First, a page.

Manager’s Agenda #23. Transmitting communication from Richard C. Rossi, City Manager, relative to Council Order #10 of Nov 19, 2012, regarding a draft Polystyrene Food Container Ordinance, and input from the Recycling Advisory Committee (RAC).
Polystyrene here refers to expanded polystyrene (EPS) which is commonly referred to as Styrofoam. Though you might think this a slam dunk in terms of environmental desirability, the Recycling Advisory Committee had a long discussion on the pros and cons of the proposed ban of EPS in food establishments. It is true that there are potential health effects of hot beverages in EPS containers, but alternative containers do not necessarily provide a net environmental benefit. On balance, however, an EPS ban is both workable and likely to be well-received by most consumers.
Manager’s Agenda #25. Transmitting communication from Richard C. Rossi, City Manager, relative to a response from City Solicitor Nancy E. Glowa to Council Orders Number 10, 11 and 12 of June 3, 2013 regarding a legal opinion on the following issues: 1) the expiration date on the Phillips Petition and whether if the petition is re-filed would the extension take the special permit decision of the Planning Board out of jeopardy; 2) how many times a petition can be filed on the same zoning petition (serial filings); and 3) whether it is legal to close Cottage Park Avenue and open Brookford Street.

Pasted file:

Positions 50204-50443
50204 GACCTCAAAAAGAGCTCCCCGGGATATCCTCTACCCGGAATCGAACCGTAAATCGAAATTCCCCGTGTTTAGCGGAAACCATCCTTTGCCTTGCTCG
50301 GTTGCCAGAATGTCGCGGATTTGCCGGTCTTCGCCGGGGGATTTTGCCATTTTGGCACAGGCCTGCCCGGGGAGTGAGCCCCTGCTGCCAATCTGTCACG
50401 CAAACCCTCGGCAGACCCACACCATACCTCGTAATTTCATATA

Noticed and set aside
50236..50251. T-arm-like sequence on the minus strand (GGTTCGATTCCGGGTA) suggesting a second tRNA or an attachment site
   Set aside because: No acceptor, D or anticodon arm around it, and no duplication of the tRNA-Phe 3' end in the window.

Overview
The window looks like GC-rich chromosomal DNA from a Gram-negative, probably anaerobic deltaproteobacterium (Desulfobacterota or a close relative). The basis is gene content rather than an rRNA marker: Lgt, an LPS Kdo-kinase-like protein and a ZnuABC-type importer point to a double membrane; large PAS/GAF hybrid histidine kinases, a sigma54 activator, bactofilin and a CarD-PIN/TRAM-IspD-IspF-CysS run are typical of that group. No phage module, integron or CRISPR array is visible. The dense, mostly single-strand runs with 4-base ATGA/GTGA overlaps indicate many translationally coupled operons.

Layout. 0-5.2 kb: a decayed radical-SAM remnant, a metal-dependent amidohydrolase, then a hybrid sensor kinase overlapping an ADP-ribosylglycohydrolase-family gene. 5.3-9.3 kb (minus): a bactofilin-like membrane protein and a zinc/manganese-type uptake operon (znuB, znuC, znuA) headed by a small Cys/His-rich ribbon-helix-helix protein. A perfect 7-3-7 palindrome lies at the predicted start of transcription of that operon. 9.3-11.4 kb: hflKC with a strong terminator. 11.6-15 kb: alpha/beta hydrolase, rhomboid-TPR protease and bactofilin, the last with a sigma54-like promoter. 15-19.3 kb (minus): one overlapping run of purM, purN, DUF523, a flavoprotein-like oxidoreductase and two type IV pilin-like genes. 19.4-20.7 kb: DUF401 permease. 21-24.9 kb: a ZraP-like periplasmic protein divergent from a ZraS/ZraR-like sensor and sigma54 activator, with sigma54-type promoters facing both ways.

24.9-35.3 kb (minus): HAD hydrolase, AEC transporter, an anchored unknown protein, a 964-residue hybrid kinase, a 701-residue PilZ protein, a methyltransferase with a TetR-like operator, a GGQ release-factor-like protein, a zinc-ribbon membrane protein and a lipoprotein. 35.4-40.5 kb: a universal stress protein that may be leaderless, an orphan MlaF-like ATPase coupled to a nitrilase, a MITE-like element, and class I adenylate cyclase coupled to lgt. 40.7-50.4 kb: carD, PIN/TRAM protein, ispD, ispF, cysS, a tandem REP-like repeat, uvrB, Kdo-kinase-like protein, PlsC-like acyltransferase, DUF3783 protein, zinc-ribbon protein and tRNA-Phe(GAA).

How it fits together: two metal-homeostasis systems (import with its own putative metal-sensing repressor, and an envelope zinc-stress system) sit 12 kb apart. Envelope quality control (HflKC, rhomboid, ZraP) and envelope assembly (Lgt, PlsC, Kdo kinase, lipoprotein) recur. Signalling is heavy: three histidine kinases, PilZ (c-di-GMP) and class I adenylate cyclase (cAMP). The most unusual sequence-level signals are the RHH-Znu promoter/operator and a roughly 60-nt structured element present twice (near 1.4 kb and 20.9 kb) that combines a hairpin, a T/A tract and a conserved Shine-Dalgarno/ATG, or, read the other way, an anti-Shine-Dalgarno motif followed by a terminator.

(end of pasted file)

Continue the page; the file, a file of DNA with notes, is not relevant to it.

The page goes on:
Manager’s Agenda #26. Transmitting communication from Richard C. Rossi, City Manager, relative to a response from City Solicitor Nancy E. Glowa to Council to Order O-4 of 4/29/13, regarding a report on clarifying the expiration date for Zoning Petitions filed in the City.
I will comment only on the last of these. The ambiguity between zoning petition expiration dates can be simply resolved via a minor change in the Zoning Ordinance. It’s baffling why no city councillor has yet proposed this solution.